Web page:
Flying over I-40 N. With Lav #1.

airplane-black-and-white

I just didn’t know. Or perhaps I didn’t care to know. Or maybe it’s just not possible to know. How could you possibly know?

And then there’s a moment or two, when you cross that line, from passively aware or passively engaged to actually feeling. And perhaps you only feel when the suffering is so high, yours or others, that only just then do you begin to give-a-sh*t.

I’m seated in an exit row on an Airbus A3215, 1 seat back and across from the airplane lavatory: ~40” long x 34” wide x 75″ inches tall. Inches.

A Mother walks down the aisle. She grabs the back of one seat, and then the next, and the next, to keep her balance. The plane tips left and right in soft turbulence. She makes her way down the aisle.

There are two hands gripping the tops of her shoulders. She’s slight, maybe 5’2”, and stooped under the weight of the hands. The hands are owned by a strapping 14-year old who towers over her. Mildly handicapped?

She enters the restroom first, her Son doesn’t let go. She lifts one hand off her shoulder and turns to him. She slides her arms under his arms and begins to tug him in. Won’t fit. Not possible. Two full size humans in 40 x 34 x 75.

There’s silence, five minutes or so, which is interrupted by a toilet flush. She exits, pulling him out with her arms under his. She strains to extract him from the box, her face red, filled with rage.

She extracts him and pauses to catch her breath. Her Son claws after her shoulders to grab on as the plane tips. They head back up the aisle. She settles him in.

She comes hurrying back down the aisle.  And into the Lav.

It’s quiet again, now for 5-7 minutes. Then a toilet flush.

She exits. Her right hand dries her eyes, now red and swollen. She catches my glance, offers a forced smile, turns, and heads back to her seat.

You just don’t know. No chance. Not close.


Notes:

Comments

  1. 😦 and, Ow. Not a clue, for most of the day(s). Weeks. Months.. not until I hung out with someone with CP did I ever notice where there wasn’t a wheelchair ramp — or a real sidewalk. I seemed to forget it too quickly, so I went into LNA work. And then, a few years later, I seem to forget it too quickly.. Until a friend brings her profoundly retarded, larger brother to Mass. It could go any whichway. And has. May God bless the bathroom cry-ers more than we know how to ask.

    Liked by 2 people

  2. You never know! I really like the first paragraph…the story could have gone many ways. 🙂 Safe Flying!

    Liked by 1 person

  3. We should count our blessings when we see the troubles some other people have.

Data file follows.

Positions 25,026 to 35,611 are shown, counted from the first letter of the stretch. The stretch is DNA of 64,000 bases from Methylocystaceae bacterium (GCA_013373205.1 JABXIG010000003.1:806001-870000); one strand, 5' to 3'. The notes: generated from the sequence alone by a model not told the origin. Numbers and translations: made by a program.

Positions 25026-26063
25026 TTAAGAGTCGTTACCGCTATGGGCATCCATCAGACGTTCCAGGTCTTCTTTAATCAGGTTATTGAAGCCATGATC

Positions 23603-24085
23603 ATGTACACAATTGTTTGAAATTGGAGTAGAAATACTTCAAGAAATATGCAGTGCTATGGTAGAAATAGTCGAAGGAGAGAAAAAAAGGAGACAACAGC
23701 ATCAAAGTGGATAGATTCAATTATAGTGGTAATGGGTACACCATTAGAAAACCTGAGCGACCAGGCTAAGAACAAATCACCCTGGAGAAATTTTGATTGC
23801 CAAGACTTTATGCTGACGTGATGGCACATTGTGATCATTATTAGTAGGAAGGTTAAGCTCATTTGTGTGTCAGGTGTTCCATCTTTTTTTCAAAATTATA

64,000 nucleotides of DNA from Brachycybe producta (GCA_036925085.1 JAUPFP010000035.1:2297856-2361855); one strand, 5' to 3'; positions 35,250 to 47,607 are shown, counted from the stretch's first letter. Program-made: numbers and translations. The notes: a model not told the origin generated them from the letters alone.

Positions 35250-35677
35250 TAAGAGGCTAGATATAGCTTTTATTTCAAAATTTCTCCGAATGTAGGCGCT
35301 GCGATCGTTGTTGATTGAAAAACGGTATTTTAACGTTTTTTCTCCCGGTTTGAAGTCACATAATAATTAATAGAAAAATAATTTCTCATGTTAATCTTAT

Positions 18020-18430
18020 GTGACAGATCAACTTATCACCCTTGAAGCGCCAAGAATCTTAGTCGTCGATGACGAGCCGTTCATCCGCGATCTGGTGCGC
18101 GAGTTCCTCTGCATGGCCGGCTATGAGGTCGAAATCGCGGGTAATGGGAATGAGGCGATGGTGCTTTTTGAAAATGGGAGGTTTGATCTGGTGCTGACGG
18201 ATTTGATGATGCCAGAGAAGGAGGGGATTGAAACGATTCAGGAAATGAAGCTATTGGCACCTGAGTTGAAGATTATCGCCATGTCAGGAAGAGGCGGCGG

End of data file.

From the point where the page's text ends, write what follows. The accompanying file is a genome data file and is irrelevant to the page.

Liked by 1 person

  4. Indeed, not a clue…what people live through daily, the losses they carry in their shoulder blades, their successes that somehow are muted by sorrow. But you will remember this, and therein we begin to get an inkling.

    Liked by 3 people

  5. chills reading this. and hugs and understanding to them.

    Liked by 1 person

  6. These sorts of experiences always bring me up short. A friend of mine has two severely handicapped children…two…. Her husband works full-time and she gave up her career to care for their children–full-time. She does it with grace and skill and more strength than I think I could ever summon.

    Liked by 3 people

  7. Beautiful reminder not only to be grateful, but to be compassionate with one another. 🙏🏻

    Liked by 1 person

  8. Thank you David for allowing us into the place of deep compassion. All deserve our extended heart reach. I remember when a dear friend said about my mother’s death, “at least she didn’t suffer.” Our Akido Sensei said to her, no one leaves this life without suffering. Stopped short. Yes, my mother was a beautiful, gracious lady, but good god, her mother landed in a sanatarium with diphtheria, when my mother was only 9–and never saw her again (died when my mother was 12)–the step father grew sick and died within a year. And, life goes on…. Sorry if I go on too long–you elicit so much with such vignettes!

    Liked by 1 person

  9. I have no words! Yes, we have no clue.
    And, the way you wrote this, I read it twice and I keep feeling like the boys hands are on my shoulders, I’m stuffed in the lavatory with him, then alone. It doesn’t read like you, it reads like her ❤

    Liked by 1 person

  10. You. Just. Don’t. Know.
    But you… you notice, you care. You share. And sometimes, that is enough for those who do….

    Liked by 1 person

  11. thanks for putting such a scene into words, and making us realize the importance of empathy

    Liked by 1 person

  12. We swaddle ourselves in our own dramas. It keeps us separate. To open, as you did, reminds us that we are all the same. We need those reminders now.

    Liked by 2 people

  13. Your words are so moving David. The waking up to an others suffering and facing our preemptive judgments is a powerful share. Empathy and love. The message for us all. 💛

    Liked by 1 person

  14. On a different plane, I heard that the washrooms have been compromised and made smaller for more seats. $$$$$

    Liked by 1 person

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